Ghosts of the Famous

The Famous Ballroom is empty again, except for the memories. It has plenty of those, and therefore was probably an appropriate place for the "Visual AIDS" art exhibit that closed out last year's bookings. Now the crowds have left for good. This is the ballroom's night without music.

There is something melancholy about a deserted dance floor. The old bandstand is gone, the banquettes cleared out, the overhead clouds and star taken down. Even the revolving mirrored globe that sprayed light over the crowd has disappeared. The bathrooms are nailed shut, the bar is bare and the old band room and kitchen padlocked. The last paying tenant, the proprietor of Godfrey's Famous Ballroom, who said he would carry on the tradition when he moved in five years ago, didn't, and left, after losing his liquor license and lease and removing most of the improvements, none too carefully.


"It's deconstructive space," said George Ciscle, of the Museum of Contemporary Arts, which sponsored the "Visual AIDS" exhibit, along with the Maryland Institute. Jann Rosen-Queralt and Bill McQuay caught the mood nicely with their installation that featured formal dress shirts, stitched together over the big front window, tables and glasses, dance programs and glitter, while a tape of Ellington, Basie, Gillespie, Parker, Monk and Milt Jackson played in the background. "The ballroom serves as metaphor," read the label, "for the blurring between fantasy and reality, past and present."

Certainly the past was glorious. For nearly half a century, the Great American Songbook received a brilliant reading on the second floor of 1717 North Charles Street from the nation's greatest bands and jazz artists. Alan Shecter knows the story. His family has owned the property since the early 1930s when it was the 100-lane Charles Bowling Center.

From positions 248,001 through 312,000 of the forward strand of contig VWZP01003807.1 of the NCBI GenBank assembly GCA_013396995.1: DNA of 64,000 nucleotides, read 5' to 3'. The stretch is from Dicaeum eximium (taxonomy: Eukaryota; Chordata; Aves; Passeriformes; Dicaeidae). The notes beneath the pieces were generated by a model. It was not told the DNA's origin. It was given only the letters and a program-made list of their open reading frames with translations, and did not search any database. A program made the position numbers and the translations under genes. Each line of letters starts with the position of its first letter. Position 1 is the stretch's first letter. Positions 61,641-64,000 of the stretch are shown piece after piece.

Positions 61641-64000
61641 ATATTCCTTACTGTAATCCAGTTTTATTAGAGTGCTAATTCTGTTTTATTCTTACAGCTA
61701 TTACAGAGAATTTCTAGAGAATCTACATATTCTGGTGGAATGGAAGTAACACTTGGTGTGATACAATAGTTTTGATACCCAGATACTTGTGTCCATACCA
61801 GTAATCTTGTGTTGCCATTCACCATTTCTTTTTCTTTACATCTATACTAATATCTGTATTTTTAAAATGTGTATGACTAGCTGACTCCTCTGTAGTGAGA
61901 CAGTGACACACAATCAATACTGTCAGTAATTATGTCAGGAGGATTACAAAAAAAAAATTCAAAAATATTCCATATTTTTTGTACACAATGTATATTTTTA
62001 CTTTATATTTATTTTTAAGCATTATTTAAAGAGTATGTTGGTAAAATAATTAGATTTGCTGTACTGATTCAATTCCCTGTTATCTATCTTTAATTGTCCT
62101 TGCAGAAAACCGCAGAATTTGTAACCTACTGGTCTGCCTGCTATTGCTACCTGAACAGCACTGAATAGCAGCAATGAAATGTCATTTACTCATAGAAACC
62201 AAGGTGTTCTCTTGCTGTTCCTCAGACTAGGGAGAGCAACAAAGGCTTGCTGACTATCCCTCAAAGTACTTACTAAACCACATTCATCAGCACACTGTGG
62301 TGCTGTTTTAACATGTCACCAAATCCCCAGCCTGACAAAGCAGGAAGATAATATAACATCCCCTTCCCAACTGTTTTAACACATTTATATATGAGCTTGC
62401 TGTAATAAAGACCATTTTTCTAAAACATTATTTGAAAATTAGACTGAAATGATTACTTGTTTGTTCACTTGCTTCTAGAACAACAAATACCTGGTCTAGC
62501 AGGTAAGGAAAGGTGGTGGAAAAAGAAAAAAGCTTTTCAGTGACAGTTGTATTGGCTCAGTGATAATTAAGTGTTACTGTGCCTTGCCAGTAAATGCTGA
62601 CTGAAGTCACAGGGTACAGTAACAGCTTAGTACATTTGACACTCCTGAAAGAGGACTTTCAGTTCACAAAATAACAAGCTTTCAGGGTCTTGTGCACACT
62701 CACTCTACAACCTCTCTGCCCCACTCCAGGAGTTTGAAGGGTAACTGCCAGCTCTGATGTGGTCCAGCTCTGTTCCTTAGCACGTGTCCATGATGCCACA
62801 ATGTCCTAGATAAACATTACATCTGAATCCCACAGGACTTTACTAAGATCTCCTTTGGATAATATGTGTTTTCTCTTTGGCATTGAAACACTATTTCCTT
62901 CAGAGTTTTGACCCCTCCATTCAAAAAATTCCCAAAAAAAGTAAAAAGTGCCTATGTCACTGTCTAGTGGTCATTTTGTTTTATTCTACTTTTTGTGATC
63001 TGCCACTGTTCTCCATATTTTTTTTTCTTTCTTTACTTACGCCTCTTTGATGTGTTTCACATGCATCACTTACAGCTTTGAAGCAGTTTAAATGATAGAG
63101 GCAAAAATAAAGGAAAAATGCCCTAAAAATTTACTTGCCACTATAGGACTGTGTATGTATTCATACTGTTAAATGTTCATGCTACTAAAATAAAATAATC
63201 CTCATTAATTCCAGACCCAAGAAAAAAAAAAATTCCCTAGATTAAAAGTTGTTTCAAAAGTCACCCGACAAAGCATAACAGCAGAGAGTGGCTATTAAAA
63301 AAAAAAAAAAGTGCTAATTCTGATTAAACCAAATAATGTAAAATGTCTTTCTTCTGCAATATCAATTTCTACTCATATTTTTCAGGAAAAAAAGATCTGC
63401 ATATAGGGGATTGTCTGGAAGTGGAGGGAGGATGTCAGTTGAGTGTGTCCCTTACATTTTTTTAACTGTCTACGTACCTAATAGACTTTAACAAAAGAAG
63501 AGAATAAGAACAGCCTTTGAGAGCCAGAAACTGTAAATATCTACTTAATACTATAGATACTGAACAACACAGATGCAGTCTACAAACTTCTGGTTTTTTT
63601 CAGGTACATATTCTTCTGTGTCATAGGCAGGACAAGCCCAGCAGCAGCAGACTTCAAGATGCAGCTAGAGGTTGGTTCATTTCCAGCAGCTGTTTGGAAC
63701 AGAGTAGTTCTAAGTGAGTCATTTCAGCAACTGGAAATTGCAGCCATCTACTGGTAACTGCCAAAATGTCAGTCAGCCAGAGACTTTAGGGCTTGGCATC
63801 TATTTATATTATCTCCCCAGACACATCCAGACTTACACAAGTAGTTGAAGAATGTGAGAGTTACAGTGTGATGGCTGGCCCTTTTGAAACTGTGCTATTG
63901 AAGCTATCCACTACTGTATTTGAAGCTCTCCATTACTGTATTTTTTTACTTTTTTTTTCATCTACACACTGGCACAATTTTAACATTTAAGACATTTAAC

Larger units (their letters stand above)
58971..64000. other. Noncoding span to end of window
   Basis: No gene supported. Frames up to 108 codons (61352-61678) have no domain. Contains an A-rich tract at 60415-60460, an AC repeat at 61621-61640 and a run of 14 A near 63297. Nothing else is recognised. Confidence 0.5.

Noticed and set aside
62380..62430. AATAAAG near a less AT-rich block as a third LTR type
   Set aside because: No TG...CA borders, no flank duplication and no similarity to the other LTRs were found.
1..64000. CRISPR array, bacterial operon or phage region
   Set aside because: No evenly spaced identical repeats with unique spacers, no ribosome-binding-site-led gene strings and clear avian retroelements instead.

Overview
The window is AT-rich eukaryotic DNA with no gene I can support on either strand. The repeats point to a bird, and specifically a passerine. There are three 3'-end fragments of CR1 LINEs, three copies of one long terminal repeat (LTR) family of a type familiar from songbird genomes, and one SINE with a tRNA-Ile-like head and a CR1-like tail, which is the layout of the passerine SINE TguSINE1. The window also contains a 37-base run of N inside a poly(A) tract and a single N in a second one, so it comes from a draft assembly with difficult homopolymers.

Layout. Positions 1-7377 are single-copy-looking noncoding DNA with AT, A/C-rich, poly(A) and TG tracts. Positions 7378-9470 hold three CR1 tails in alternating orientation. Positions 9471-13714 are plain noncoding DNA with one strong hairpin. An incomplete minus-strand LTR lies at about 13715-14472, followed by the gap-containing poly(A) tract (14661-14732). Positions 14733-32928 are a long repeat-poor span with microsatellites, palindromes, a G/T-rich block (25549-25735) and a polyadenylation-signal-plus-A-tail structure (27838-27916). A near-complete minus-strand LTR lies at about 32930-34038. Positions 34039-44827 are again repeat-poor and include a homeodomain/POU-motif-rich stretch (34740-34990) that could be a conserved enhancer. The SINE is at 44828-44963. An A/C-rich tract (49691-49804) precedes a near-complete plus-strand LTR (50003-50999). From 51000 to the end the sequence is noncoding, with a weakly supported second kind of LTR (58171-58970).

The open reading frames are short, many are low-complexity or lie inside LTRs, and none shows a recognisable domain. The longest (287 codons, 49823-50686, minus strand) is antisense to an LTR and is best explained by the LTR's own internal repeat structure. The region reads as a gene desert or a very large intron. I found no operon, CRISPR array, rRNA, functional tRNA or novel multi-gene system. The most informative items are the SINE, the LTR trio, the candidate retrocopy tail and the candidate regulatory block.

Before that it was an automobile showroom. It included the Times Theater, now the Charles. Shortly after World War II, following a fire, his father Louis converted part of the second floor to the Famous Ballroom, patterned on New York's Roseland. Benny Goodman, Jimmy and Tommy Dorsey, Glenn Miller, Artie Shaw played there. "They had ballroom dancing several nights a week," recalled Alan Shecter. "TV hadn't taken over. People went out dancing."

Later on, the space was leased to a local bandleader, Bernie Allen, who provided the dance music and rented the room for private events. The major tenant during this period was the city's venerable Left Bank Jazz Society, which still holds concerts at Coppin State College. But for an amazing 18 years, from 1966 to 1984, the Famous and the Left Bank were synonymous. Every Sunday afternoon at 4, hundreds of Baltimore jazz fans climbed the stairs and filtered out through the half-light to the tables in the ballroom.

There, for a few hours, the harsh realities of the outside world drifted away. It was a democratic, truly American cultural event. People arrived with picnic baskets of food and drink. They were seldom shared, but the conversation always was, among students, activists, neo-politicians, big-band sidemen, members of the city's demimonde. Music was the common language. Lasting interracial friendships began at the Famous and an entire generation of young Baltimoreans, black and white, started off their musical educations with the real thing.